China produces at least 90% of the world’s rare earth elements (REE). The country has curbed output and exports since 2009, when the quota was set at 50145t in a bid to conserve resources and protect the environment.

But in the first 11 months of 2011, China exported only 14750t of rare earths.

As demand increases, alternative sources of the metals are being sought including blast furnace slag which contain ytterbium and lutetium in similar concentrations to bastnäsite ore – the major source of REEs.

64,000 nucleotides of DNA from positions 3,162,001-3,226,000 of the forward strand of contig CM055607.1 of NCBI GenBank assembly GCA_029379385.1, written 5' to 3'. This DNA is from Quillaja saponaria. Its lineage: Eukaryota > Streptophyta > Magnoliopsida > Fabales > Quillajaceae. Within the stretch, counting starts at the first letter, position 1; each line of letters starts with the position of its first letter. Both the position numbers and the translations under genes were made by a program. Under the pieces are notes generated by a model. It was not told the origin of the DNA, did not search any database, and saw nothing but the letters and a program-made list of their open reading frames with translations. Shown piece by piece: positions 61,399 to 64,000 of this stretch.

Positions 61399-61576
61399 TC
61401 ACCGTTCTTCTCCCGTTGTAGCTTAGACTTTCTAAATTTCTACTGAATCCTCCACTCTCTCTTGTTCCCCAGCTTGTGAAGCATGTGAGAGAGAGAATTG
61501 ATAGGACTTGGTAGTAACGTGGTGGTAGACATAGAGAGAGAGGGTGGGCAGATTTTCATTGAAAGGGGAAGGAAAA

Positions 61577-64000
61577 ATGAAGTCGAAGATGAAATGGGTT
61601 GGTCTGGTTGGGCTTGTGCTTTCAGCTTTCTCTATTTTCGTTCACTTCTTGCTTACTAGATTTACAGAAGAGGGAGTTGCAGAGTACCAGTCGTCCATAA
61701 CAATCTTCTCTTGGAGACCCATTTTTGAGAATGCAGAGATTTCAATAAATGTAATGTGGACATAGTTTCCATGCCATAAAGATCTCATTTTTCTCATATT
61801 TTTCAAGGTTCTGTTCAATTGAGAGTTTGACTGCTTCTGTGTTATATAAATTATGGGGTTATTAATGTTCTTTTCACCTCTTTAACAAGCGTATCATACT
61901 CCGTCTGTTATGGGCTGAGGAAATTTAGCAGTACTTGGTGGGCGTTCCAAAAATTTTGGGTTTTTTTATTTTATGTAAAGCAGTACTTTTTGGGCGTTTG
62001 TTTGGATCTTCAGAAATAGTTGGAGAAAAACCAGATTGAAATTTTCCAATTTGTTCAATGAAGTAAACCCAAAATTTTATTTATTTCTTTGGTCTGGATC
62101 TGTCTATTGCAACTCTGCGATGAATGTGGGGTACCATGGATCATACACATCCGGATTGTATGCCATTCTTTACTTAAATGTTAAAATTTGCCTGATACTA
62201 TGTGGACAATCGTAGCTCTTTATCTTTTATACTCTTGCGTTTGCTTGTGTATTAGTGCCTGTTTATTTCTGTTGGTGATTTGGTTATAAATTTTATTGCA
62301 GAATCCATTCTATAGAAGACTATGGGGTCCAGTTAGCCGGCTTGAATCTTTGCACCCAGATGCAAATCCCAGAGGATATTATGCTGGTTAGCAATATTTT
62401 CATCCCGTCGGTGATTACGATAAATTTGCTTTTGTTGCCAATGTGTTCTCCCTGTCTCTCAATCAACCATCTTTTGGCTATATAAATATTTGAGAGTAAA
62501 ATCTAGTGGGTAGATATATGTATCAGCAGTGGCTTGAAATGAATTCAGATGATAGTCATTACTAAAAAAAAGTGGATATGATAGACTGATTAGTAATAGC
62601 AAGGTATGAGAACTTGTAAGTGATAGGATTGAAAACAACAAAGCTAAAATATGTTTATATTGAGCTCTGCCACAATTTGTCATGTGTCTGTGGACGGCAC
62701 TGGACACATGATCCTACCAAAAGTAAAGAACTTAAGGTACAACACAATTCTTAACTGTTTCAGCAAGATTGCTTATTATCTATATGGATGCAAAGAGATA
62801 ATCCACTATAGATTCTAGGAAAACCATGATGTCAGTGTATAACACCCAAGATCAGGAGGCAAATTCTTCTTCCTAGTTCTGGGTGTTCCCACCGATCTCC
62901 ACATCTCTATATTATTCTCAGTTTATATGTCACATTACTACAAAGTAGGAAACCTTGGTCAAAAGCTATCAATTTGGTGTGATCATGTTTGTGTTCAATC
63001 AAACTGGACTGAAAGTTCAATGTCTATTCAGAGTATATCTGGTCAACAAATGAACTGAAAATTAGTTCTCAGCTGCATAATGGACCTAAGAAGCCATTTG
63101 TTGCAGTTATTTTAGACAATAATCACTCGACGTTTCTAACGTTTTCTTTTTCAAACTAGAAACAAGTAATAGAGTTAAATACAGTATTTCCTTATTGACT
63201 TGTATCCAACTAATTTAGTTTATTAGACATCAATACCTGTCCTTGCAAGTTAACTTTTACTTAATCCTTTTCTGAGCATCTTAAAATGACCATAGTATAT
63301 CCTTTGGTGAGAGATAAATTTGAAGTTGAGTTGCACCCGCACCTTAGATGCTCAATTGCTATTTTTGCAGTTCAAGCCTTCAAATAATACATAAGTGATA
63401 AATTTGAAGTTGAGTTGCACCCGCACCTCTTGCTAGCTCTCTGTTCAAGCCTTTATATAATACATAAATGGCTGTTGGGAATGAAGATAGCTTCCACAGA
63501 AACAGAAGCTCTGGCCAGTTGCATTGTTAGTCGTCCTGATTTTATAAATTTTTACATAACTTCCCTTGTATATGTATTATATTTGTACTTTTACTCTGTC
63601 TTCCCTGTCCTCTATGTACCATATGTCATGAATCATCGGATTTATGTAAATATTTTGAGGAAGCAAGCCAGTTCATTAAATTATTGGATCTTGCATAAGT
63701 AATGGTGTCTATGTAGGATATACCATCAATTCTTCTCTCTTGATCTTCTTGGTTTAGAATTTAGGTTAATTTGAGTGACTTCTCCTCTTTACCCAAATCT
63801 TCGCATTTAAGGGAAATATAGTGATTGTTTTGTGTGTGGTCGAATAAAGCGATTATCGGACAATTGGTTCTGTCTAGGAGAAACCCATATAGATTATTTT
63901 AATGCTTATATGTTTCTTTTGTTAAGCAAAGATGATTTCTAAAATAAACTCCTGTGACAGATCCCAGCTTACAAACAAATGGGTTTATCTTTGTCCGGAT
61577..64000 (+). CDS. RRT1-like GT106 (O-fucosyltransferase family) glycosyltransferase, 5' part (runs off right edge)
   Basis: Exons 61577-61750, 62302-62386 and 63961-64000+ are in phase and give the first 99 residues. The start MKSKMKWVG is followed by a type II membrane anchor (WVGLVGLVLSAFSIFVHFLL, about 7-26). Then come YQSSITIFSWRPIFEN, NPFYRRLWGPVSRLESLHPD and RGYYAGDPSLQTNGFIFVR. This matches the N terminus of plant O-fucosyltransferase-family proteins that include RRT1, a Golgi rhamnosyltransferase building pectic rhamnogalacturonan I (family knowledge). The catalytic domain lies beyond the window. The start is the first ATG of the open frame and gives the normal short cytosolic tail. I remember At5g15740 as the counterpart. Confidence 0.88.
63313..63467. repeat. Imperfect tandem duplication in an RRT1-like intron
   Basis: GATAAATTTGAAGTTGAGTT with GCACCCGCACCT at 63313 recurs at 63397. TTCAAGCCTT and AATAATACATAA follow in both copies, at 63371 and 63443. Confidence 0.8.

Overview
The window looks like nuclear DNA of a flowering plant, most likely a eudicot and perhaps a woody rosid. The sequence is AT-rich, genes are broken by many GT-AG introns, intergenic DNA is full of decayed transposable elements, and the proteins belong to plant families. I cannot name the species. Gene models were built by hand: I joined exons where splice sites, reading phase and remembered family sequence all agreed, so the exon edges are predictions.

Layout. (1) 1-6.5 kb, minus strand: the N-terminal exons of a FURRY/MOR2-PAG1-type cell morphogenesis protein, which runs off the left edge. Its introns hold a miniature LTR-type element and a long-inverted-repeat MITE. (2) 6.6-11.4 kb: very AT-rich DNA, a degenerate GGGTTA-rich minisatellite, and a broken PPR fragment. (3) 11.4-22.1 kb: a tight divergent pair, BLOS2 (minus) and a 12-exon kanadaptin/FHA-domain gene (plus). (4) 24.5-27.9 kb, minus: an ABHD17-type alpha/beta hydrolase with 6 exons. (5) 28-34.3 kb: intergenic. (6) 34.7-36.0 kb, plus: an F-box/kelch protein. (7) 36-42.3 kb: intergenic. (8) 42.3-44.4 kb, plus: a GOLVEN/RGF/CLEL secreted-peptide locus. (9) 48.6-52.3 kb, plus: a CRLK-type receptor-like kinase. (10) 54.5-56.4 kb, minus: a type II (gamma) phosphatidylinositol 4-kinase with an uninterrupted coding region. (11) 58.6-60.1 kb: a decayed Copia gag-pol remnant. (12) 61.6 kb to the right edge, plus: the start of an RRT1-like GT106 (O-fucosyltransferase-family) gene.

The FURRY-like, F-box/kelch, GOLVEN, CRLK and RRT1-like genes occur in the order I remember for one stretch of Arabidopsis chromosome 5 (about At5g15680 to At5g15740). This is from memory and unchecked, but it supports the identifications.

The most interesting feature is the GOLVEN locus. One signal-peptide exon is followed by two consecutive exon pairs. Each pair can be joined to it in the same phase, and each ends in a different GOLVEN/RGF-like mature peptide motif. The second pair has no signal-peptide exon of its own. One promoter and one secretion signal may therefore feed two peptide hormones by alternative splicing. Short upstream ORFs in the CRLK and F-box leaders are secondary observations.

Demand for rare earth elements is growing as their use in such applications as strong permanent magnets for electric cars and wind turbines, which contain neodymium, and hydrogen storage tanks. A typical hybrid or all electric car contains 20kg REEs. Also many electronic applications use REEs such as for doping optic fibres to amplify data signals and in high power lasers.

China has set the export quota for 2012 at around 31130t. The Ministry of Commerce announced in late December 2011 the first batch rare earth export quota for 2012, totalling 24904t, including 21700t for light rare earths and 3204t for heavy elements. This first round quota accounts for about 80% of the full-year volume for 2012, said the Ministry.

Partly sourced from China Metals e-mail chinametal@xinhua.org